A Brief History of Nonprofit Organizations (And What We Can Learn)
Though the idea of helping and giving back to others has existed since Biblical times, nonprofit organizations in the United States have a much shorter history. Every couple of decades, a new era ushers in a new set of ideas, principles and practices that affect how the nonprofit sector functions. Let’s take a look at what we can learn from the history of nonprofit organizations.
Without being too retrospective, we can learn a thing or two from the past when it comes to fundraising for nonprofits. When problems emerge, you have to think of new and creative ways to deal with them. But why spend hours trying to blaze your own trail when others have done it before you? Below, you’ll find some key turning points in the history of the nonprofit sector and what we can learn from them.
From the late 1800s up until 1920, the U.S. entered the Progressive Era. This was a time of increased social activism and political reform. During this time, we saw policies such as child labor laws, suffrage for women and prohibition.
This was also a decade of prosperity and success for many in the nation towards the turn of the century. With an increase in wealth came an increase in giving back. The release of Andrew Carnegie’s Gospel of Wealth in 1889 promoted the idea of owing a duty to society, and encouraged donating to causes.
A cause many found to be worthwhile was the YMCA. Though the organization had been around for years, in the early 1900s we saw the U.S.’s first significant fundraising campaign come from the minds of Charles Sumner Ward and Frank L. Pierce, two of the YMCA’s most prominent leaders. The two developed a system of fundraising that had never been seen before: setting a time limit on their campaign for constructing a new building in Washington D.C., hiring a publicist to oversee the campaign and seeking paid advertisements from corporate sponsors and celebrities. Their effort became known as the “YMCA School” of fundraising. This took the organization from a private franchise focused on local chapters to one the entire nation—and big donors—could get behind.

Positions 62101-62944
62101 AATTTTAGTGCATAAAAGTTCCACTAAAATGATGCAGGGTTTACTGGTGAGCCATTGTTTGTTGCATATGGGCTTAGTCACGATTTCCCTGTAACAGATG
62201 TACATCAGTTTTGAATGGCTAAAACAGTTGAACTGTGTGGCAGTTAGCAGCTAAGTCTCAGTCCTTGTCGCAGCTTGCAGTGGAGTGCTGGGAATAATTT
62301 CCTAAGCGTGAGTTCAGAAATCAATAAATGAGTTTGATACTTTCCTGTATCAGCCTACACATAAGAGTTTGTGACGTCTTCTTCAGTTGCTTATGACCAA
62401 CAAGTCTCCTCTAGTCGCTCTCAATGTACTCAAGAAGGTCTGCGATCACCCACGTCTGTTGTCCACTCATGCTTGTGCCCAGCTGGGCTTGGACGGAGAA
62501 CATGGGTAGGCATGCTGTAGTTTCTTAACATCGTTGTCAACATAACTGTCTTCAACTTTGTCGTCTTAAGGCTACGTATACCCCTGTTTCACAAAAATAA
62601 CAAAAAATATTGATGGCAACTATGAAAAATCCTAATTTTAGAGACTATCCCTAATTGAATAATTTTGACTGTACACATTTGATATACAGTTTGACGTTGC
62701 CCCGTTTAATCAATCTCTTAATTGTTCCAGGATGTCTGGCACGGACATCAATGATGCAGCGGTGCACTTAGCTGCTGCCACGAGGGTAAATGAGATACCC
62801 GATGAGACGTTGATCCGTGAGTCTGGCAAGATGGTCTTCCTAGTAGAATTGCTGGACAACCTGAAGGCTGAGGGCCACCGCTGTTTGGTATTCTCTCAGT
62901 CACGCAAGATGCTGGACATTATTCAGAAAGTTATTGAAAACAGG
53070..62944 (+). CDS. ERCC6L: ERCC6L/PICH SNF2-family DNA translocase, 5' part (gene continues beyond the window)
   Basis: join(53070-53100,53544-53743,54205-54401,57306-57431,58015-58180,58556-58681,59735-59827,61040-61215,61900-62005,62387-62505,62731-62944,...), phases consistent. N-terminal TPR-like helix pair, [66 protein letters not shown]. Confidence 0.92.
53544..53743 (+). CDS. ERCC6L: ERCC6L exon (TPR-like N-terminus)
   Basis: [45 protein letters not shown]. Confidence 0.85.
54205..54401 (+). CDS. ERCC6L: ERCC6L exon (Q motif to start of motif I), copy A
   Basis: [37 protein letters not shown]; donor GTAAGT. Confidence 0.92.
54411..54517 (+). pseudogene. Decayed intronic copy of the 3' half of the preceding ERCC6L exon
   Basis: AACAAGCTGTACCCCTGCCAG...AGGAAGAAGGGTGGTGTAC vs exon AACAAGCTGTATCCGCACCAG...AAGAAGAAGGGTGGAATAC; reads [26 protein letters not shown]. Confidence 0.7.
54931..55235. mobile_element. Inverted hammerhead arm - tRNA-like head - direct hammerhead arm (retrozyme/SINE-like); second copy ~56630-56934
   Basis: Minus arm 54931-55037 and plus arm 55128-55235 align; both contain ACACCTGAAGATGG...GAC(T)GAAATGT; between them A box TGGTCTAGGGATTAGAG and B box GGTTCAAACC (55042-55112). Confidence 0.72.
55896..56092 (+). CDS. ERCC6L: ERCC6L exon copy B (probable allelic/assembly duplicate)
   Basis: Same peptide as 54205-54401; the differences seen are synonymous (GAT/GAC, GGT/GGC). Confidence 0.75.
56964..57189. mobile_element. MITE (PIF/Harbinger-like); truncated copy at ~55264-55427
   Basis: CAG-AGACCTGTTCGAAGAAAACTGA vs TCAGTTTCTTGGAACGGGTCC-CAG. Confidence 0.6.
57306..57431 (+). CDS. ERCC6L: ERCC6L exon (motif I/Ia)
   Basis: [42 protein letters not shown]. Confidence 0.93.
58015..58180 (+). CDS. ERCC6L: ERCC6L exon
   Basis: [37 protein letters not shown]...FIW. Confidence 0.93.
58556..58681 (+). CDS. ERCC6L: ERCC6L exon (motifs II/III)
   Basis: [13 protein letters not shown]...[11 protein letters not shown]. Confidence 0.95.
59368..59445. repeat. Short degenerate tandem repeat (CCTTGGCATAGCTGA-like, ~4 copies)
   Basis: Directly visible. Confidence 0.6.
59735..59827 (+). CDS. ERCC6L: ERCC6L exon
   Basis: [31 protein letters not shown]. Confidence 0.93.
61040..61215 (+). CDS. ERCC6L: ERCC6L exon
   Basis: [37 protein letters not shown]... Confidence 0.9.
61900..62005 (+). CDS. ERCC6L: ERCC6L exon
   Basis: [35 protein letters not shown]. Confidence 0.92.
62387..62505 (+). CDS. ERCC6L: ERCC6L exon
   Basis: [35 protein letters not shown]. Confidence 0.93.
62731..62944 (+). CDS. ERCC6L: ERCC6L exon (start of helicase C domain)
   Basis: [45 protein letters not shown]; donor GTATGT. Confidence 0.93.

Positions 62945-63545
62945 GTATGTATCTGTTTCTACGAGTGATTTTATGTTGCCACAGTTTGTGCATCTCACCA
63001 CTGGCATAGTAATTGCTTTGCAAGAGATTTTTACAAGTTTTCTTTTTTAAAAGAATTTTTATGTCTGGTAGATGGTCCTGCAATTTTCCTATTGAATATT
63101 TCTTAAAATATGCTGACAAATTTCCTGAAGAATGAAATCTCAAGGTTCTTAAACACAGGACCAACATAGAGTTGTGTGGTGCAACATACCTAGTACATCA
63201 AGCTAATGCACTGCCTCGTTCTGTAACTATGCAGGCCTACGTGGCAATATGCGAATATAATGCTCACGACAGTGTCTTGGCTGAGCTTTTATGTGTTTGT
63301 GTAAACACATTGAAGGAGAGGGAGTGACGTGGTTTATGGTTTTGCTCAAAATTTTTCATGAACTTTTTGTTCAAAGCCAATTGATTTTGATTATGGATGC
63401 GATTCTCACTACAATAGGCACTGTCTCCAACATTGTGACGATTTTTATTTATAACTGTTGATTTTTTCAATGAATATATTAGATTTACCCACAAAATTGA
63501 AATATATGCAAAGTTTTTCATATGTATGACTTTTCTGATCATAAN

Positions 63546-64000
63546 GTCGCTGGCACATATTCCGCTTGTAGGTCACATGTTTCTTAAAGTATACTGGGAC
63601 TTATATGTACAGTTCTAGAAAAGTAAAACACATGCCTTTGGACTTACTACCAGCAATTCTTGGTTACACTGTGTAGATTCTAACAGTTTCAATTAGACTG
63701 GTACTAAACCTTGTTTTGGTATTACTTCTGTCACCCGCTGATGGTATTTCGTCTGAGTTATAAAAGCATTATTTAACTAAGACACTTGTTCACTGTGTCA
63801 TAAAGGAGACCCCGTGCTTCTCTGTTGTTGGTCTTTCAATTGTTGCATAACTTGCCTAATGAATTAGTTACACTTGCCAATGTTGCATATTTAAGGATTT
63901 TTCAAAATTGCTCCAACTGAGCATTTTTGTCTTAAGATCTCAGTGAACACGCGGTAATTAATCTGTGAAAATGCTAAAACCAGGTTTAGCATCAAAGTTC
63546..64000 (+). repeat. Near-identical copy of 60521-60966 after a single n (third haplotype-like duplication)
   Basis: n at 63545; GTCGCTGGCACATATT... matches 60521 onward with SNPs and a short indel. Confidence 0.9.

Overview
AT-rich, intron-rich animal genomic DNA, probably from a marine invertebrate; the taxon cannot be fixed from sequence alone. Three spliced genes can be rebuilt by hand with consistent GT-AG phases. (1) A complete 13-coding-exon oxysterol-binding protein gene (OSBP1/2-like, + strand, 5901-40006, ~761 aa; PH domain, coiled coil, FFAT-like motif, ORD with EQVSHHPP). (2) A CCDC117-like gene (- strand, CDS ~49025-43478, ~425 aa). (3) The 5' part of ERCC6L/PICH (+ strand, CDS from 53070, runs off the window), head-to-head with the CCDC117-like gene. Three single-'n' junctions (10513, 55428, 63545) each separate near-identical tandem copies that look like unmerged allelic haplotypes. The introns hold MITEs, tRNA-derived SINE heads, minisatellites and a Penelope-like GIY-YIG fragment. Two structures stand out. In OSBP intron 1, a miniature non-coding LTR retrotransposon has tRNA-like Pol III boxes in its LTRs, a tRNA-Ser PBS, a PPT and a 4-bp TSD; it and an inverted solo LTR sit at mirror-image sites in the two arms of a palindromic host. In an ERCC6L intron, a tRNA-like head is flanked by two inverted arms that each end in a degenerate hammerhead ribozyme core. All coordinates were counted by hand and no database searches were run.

What can we learn from Ward and Pierce? Go big, or go home. Even if you’re a small nonprofit focused on a niche community or cause, expand your fundraising efforts to everyone. Set up a way to donate online, create a social media campaign and promote it on a national scale and give the campaign a little extra something: whether that be a fundraising goal by a certain date, a fun competition between donors or asking for a specific item on your wishlist.
With World War II happening across the pond, and the looming fear that it would come to the states, Americans took it upon themselves to help out with the effort from home. For the first time in the nation’s history, people came together to fundraise on a global scale.
They started to conserve resources, send supplies to troops overseas and develop both civilian and refugee relief programs. Many times, fundraising and volunteering took on the form of a collaborative effort. Service organizations like the YMCA, the Salvation Army and the National Jewish Welfare Board came together to create the United Service Organization for National Defense (USO). The American Red Cross also launched an unparalleled campaign where they were able to raise millions of dollars, recruit over 100,000 nurses and start the nation’s first-ever war-related blood donation program.